2022.11.01 BLOG

In this age of excessive emphasis on "words," there is an overabundance of photographic works that are all about logic and concepts. That is absolutely fine, but at the moment of taking a snapshot, there is no room for logic.

Talking about snapshots in words is nothing more than an afterthought. Walking down the street, letting one's instinct take over, and taking a picture with a physical reaction at the moment is what a snapshot is all about.

This is true not only for street snapshots, but for portraits too. The secret to being a good portrait photographer is to be communicative, reacting intuitively to facial expressions and gestures, and pressing the shutter.

When your mind is occupied with an unnecessary thought, you are missing the opportunity to release the shutter.

The real essence of snapshots lies in the reflection of the photographer to the awareness in the visual coincidence. The accumulation of those reflections eventually becomes the record of the time.

You are allowed to take snapshots anywhere on earth. Except for the issue of manners, snapshooting is essentially a free form of expression. In this sense, there is no deep or shallow expression in snapshots. All snapshots are equally important.

However, in fact, there is a clear difference between good snapshots and boring snapshots. All good snapshots are cool, without a doubt.

You might think that "cool" is a cheap term, but you have to understand the true meaning of being "cool". Acting cool and being cool are two completely different things.

The same is true for personality. Just because someone dresses up in a superficial, trendy style does not mean that he or she is cool.

Truly cool snapshots are, for example, those that accurately capture the time and place in which the photographer lives, those that go deep into people's lives and capture them vividly, those that capture miraculous moments with skills and intuition, those that are filled with a sense of beauty, or those that have something outstanding.

That is what makes the snapshooter's " identity", and it is the reason why photographs taken simply by walking the street and pressing the shutter can be considered artistic.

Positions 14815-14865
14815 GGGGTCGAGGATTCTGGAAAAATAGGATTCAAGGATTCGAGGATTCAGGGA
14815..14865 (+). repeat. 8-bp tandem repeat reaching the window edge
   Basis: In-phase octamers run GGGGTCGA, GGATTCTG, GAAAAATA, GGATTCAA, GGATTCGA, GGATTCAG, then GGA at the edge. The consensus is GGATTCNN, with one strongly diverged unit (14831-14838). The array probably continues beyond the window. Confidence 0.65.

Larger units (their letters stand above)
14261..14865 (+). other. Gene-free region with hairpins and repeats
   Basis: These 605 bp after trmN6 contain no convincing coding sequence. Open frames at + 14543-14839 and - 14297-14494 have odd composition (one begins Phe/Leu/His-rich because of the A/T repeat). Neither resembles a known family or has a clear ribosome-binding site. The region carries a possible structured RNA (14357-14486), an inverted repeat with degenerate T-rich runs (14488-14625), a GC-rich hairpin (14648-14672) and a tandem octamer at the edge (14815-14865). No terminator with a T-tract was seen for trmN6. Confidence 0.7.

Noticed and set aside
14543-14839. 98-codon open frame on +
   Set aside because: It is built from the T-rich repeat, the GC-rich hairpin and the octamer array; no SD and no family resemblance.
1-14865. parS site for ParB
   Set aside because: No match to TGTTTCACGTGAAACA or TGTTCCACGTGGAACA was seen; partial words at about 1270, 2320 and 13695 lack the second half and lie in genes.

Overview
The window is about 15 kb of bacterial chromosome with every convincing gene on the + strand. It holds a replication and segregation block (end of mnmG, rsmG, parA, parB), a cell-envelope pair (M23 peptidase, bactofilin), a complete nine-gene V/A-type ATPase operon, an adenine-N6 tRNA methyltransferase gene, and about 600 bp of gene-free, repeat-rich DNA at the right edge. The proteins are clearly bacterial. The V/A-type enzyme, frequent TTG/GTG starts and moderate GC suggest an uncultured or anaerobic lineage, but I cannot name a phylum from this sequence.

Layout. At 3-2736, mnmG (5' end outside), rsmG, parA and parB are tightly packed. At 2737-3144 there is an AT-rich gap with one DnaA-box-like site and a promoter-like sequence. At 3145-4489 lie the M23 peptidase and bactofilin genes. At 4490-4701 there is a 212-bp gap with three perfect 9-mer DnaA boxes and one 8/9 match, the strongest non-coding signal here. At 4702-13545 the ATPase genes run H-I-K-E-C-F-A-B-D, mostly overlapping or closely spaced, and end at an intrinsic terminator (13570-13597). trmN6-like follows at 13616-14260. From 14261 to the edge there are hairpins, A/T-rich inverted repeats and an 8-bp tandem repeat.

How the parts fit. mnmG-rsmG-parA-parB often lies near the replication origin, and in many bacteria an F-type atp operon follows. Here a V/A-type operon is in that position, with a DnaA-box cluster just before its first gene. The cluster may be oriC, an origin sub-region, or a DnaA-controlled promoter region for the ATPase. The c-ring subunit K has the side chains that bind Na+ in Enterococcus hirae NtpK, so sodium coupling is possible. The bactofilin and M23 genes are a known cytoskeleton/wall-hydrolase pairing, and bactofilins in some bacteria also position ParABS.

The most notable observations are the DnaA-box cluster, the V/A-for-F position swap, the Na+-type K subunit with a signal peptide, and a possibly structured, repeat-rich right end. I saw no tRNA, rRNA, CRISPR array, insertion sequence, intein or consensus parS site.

Of course, to be able to take cool pictures, you may need an innate talent, or devote your whole life to photography with continuous effort and discipline.

In any case, they are not taken by logic, and the necessary skills can not be easily acquired. That is the reason why they are cool.

The snapshots of the photographers who inspired me in my youth were all cool with no doubt.

That is why I admire them and they make me want to take even cooler pictures. They are my model and inspiration.

I hope someday I can reach that level. All I can do now is just keep walking, keep shooting, and keep facing my own photographs.

Takehiko Nakafuji
Born in Tokyo in 1970. Graduated from Tokyo Visual Arts Department of Photography. He has continued to create photographs focusing on snapshots of cities. In addition to Japan, he has covered Eastern Europe, Russia, Cuba, Paris, New York, and other parts of the world. He has also photographed artists, and has been the official photographer for rock musicians such as Les Rallizes Dénudés, Yura Yura Teikoku, and Masatoshi Tsunematsu. Besides his work as an artist, he runs Gallery Niepce in Tokyo, where he holds numerous exhibitions and workshops. His photobooks include "Enter the Mirror", "Winterlicht", "Night Crawler", "Sakuan, Matapaan-Hokkaido", "Paris", and "Street Rambler". Winner of the 29th Higashikawa Special Photographer Award and the 24th Tadahiko Hayashi Award.

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